Current Issue - December 2021 - Vol 24 Issue 8


  1. 2021;24;577-586Patterns of Use of Opioid Sparing Adjuncts for Perioperative Pain Management of Patients on Chronic Opioids
    Retrospective Study
    Kanishka Rajput, MD, Colin-Beals Reid, MD, David Yanez, PhD, Devina Shiwlochan, MD, Sargis Ohanyan, MD, and Robert Chow, MD.

BACKGROUND: Perioperative pain management of patients on chronic opioids is challenging. Although experts recommend regional anesthesia and multimodal analgesics for their opioid sparing effects, their use and predictors of use are unknown.

OBJECTIVES: To examine the patterns and predictors of use of regional anesthesia and multimodal analgesics for perioperative pain control of patients on chronic opioids. A secondary objective was to examine the association of patient and surgical factors with 24-hour postoperative opioid use.

STUDY DESIGN: Retrospective cross sectional.

SETTING: Single center tertiary care academic hospital.

METHODS: We studied patients with chronic opioid use undergoing painful operations such as abdominal, gynecologic, breast, orthopedic, spine, amputation, and laparoscopic surgeries. Chronic opioid use was identified using the narcotic score – a score generated from the state prescription drug monitoring database via the NarxCare platform. A narcotic score >= 320 corresponding to a preoperative home dose of approximately 40 milligram morphine equivalents (MMEs) daily, was chosen as a cutoff since the risk of overdose death increases above 40 MMEs. We reported the use of regional anesthesia and >= 3 multimodal analgesics in this cohort (n = 155) and examined the association of this use with patient and surgical factors such as preoperative narcotic score, age, race, comorbidity index, operative timetime, and intraoperative opioid use. In addition, we examined the association of patient and surgical factors with 24-hour postoperative opioid use.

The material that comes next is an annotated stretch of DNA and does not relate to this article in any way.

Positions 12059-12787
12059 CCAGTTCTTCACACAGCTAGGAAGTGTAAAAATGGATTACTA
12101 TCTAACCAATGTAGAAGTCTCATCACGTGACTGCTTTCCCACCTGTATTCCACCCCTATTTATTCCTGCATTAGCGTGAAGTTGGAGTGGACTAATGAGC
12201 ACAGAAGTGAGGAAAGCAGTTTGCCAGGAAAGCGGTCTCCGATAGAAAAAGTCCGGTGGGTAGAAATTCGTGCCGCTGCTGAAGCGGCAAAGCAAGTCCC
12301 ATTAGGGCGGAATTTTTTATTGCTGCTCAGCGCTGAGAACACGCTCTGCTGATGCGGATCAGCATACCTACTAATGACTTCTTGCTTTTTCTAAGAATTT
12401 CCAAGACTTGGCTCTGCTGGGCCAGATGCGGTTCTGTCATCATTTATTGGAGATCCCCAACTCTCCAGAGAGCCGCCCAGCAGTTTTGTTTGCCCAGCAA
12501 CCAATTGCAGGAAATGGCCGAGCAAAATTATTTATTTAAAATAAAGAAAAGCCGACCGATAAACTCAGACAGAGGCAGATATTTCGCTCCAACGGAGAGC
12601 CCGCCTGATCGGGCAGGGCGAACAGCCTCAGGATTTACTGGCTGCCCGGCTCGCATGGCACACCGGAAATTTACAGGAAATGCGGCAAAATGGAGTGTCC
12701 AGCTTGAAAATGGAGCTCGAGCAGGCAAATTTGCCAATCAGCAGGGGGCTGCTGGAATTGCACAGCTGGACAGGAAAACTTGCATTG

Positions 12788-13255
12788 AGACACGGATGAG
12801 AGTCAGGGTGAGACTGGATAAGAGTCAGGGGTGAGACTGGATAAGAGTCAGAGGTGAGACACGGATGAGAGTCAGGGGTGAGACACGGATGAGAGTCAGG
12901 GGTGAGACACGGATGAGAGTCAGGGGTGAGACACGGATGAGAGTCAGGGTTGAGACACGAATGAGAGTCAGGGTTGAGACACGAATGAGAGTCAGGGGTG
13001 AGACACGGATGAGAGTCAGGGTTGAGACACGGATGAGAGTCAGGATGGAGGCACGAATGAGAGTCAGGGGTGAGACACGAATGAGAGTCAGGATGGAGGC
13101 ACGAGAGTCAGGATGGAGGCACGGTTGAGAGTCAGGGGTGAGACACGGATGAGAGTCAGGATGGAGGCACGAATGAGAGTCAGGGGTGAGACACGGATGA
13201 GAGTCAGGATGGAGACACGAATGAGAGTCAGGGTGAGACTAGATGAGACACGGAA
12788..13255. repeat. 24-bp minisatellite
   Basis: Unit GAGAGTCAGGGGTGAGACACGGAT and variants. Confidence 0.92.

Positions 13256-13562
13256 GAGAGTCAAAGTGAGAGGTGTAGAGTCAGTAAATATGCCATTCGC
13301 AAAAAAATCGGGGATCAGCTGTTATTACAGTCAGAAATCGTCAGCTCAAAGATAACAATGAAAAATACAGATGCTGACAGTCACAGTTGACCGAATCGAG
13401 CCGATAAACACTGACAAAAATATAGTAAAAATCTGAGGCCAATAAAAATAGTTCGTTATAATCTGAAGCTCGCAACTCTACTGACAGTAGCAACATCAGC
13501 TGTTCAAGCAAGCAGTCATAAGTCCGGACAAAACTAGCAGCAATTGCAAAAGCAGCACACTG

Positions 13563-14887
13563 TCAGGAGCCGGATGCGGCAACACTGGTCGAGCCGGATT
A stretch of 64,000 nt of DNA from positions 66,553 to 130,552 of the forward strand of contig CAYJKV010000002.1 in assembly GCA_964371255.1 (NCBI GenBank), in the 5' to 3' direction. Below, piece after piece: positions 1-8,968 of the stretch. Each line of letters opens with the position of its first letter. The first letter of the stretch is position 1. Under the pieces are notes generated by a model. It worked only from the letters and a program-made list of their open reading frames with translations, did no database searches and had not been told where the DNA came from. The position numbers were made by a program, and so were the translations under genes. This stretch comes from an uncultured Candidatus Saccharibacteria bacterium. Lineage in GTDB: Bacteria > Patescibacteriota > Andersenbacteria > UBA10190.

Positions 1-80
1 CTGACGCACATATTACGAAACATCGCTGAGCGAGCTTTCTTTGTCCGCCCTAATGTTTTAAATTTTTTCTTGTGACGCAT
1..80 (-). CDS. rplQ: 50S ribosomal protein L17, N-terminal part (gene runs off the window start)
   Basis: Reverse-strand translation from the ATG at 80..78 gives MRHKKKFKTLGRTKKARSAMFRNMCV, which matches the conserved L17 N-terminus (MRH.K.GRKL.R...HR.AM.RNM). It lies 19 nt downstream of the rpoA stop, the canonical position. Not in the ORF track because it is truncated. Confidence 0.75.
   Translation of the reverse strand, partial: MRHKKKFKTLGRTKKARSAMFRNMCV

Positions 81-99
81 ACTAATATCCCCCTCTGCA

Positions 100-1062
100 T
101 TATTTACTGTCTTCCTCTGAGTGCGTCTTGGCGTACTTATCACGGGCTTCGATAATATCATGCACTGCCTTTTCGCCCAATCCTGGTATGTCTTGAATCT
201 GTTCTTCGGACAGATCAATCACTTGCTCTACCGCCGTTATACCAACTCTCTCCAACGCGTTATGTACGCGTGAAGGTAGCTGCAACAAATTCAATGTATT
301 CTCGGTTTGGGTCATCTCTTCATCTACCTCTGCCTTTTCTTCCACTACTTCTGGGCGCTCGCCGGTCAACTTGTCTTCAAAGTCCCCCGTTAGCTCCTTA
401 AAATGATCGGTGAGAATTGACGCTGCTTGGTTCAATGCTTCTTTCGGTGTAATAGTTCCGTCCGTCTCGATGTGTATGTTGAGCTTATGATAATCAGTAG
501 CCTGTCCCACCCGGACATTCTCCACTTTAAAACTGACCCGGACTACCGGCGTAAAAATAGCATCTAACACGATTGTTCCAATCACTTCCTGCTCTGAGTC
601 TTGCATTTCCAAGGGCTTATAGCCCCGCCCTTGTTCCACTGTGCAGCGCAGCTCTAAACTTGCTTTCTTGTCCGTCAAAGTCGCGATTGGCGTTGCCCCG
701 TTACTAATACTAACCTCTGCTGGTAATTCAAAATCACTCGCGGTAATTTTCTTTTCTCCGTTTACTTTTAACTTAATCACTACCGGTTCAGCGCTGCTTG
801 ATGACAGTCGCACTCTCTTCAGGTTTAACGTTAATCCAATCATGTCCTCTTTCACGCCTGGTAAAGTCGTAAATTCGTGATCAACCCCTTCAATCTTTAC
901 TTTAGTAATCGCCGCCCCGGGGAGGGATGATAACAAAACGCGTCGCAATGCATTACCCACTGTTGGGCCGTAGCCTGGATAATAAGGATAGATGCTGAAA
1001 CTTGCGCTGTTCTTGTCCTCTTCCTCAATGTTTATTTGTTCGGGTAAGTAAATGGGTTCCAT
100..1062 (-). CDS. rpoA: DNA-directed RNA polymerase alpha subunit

RESULTS: Out of 2470 patients undergoing painful surgeries between July 2017and- December 2018, 155 patients had a narcotic score >= 320. The median narcotic score was 411 (interquartile range (IQR) 351-520), the median preoperative home MME dose was 67.5 (IQR 32-180) mg daily. Regional anesthesia was used in only 9.7% of cases and was associated with intraoperative opioid used, but not the preoperative narcotic score. Patients receiving 1 SD more MMEs intraoperatively had a higher odds of receiving regional anesthesia (OR = 1.57, 95% CI [1.06, 2.32]). Three or more multimodals were used in 83% of cases. Every 10-point increase in narcotic score and every additional hour of operative time was associated with higher odds of receiving >= 3 multimodals (OR = 1.05, 95% CI [1.00, 1.11] and OR = 1.49, 95% CI [1.11, 1.99] respectively). Total 24 hour post-operative opioid dose was associated with narcotic score, with an 8.6 higher mean MME for every 10-point increase in narcotic score (mean difference = 8.6, 95% CI [4.1, 13.1]). It was also moderately associated with age, where patients an year older received 4.7 MMEs less (mean difference = - 4.7, 95% CI [-9.3, -0.5]).

LIMITATIONS: This was a single center retrospective observational study. We could not adjust for inter-physician or inter-surgery effect on use of regional anesthesia or multimodal analgesics. Since this was one of the first studies to use narcotic scores to identify patients on chronic opioids, comparing the outcomes of interest to a control group was beyond the scope of the current study. Narcotic scores need to be validated to identify chronic opioid use.

CONCLUSIONS: Despite consensus guidelines, regional anesthesia remains underutilized. Multimodals are used frequently and are modestly associated with preoperative narcotic scores.

KEY WORDS: Chronic opioid use, preoperative opioid use, postoperative pain, regional anesthesia, multimodal analgesics, opioid sparing adjuncts, narcotic scores, NARX score

IRB approval: Institutional Review Board (IRB) approval was obtained per the University’s institutional guidelines.